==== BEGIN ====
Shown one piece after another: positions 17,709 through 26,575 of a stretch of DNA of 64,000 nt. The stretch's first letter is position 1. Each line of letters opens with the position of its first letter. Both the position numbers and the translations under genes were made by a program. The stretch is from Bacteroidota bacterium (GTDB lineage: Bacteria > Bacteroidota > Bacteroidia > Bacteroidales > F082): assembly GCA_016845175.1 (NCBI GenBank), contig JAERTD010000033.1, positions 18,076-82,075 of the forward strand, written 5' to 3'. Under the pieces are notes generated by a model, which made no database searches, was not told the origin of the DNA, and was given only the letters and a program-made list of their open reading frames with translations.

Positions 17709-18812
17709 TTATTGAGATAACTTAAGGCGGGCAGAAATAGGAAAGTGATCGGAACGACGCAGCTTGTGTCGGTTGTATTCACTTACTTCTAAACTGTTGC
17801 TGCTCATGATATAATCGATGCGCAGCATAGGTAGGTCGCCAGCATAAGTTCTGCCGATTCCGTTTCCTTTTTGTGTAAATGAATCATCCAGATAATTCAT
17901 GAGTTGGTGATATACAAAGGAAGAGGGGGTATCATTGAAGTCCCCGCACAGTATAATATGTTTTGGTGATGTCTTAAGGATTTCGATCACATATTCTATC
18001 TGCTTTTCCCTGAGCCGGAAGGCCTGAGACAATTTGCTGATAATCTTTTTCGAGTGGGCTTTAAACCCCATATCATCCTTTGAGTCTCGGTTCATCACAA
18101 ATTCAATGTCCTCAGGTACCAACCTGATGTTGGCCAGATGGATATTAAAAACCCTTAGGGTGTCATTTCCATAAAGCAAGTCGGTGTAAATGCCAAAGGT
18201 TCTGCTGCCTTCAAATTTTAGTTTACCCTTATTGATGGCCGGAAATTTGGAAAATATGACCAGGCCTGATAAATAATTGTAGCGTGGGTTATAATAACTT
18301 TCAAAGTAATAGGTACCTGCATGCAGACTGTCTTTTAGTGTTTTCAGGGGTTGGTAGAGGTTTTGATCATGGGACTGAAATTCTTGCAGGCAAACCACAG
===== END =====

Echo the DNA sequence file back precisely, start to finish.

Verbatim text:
Shown one piece after another: positions 17,709 through 26,575 of a stretch of DNA of 64,000 nt. The stretch's first letter is position 1. Each line of letters opens with the position of its first letter. Both the position numbers and the translations under genes were made by a program. The stretch is from Bacteroidota bacterium (GTDB lineage: Bacteria > Bacteroidota > Bacteroidia > Bacteroidales > F082): assembly GCA_016845175.1 (NCBI GenBank), contig JAERTD010000033.1, positions 18,076-82,075 of the forward strand, written 5' to 3'. Under the pieces are notes generated by a model, which made no database searches, was not told the origin of the DNA, and was given only the letters and a program-made list of their open reading frames with translations.

Positions 17709-18812
17709 TTATTGAGATAACTTAAGGCGGGCAGAAATAGGAAAGTGATCGGAACGACGCAGCTTGTGTCGGTTGTATTCACTTACTTCTAAACTGTTGC
17801 TGCTCATGATATAATCGATGCGCAGCATAGGTAGGTCGCCAGCATAAGTTCTGCCGATTCCGTTTCCTTTTTGTGTAAATGAATCATCCAGATAATTCAT
17901 GAGTTGGTGATATACAAAGGAAGAGGGGGTATCATTGAAGTCCCCGCACAGTATAATATGTTTTGGTGATGTCTTAAGGATTTCGATCACATATTCTATC
18001 TGCTTTTCCCTGAGCCGGAAGGCCTGAGACAATTTGCTGATAATCTTTTTCGAGTGGGCTTTAAACCCCATATCATCCTTTGAGTCTCGGTTCATCACAA
18101 ATTCAATGTCCTCAGGTACCAACCTGATGTTGGCCAGATGGATATTAAAAACCCTTAGGGTGTCATTTCCATAAAGCAAGTCGGTGTAAATGCCAAAGGT
18201 TCTGCTGCCTTCAAATTTTAGTTTACCCTTATTGATGGCCGGAAATTTGGAAAATATGACCAGGCCTGATAAATAATTGTAGCGTGGGTTATAATAACTT
18301 TCAAAGTAATAGGTACCTGCATGCAGACTGTCTTTTAGTGTTTTCAGGGGTTGGTAGAGGTTTTGATCATGGGACTGAAATTCTTGCAGGCAAACCACAG